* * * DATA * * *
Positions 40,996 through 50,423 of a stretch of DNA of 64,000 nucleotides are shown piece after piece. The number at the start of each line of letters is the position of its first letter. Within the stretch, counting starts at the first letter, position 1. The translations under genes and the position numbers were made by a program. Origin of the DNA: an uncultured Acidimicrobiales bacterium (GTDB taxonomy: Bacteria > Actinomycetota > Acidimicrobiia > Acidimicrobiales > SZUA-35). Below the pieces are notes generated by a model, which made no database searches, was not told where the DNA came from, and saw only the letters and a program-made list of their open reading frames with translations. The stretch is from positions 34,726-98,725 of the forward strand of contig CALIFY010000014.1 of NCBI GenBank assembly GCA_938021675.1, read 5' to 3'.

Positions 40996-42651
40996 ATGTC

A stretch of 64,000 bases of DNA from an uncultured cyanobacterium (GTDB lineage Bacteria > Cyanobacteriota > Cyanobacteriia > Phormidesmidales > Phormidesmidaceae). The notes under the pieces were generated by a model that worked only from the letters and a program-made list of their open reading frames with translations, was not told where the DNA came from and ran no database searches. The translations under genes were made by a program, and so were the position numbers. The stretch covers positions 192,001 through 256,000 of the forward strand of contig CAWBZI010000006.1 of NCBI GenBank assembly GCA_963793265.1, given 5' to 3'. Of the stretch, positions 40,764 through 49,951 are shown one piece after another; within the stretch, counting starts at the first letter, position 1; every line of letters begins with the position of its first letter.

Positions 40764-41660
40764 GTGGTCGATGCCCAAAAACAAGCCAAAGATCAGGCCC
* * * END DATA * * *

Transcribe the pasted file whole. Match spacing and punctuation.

Positions 40,996 through 50,423 of a stretch of DNA of 64,000 nucleotides are shown piece after piece. The number at the start of each line of letters is the position of its first letter. Within the stretch, counting starts at the first letter, position 1. The translations under genes and the position numbers were made by a program. Origin of the DNA: an uncultured Acidimicrobiales bacterium (GTDB taxonomy: Bacteria > Actinomycetota > Acidimicrobiia > Acidimicrobiales > SZUA-35). Below the pieces are notes generated by a model, which made no database searches, was not told where the DNA came from, and saw only the letters and a program-made list of their open reading frames with translations. The stretch is from positions 34,726-98,725 of the forward strand of contig CALIFY010000014.1 of NCBI GenBank assembly GCA_938021675.1, read 5' to 3'.

Positions 40996-42651
40996 ATGTC

A stretch of 64,000 bases of DNA from an uncultured cyanobacterium (GTDB lineage Bacteria > Cyanobacteriota > Cyanobacteriia > Phormidesmidales > Phormidesmidaceae). The notes under the pieces were generated by a model that worked only from the letters and a program-made list of their open reading frames with translations, was not told where the DNA came from and ran no database searches. The translations under genes were made by a program, and so were the position numbers. The stretch covers positions 192,001 through 256,000 of the forward strand of contig CAWBZI010000006.1 of NCBI GenBank assembly GCA_963793265.1, given 5' to 3'. Of the stretch, positions 40,764 through 49,951 are shown one piece after another; within the stretch, counting starts at the first letter, position 1; every line of letters begins with the position of its first letter.

Positions 40764-41660
40764 GTGGTCGATGCCCAAAAACAAGCCAAAGATCAGGCCC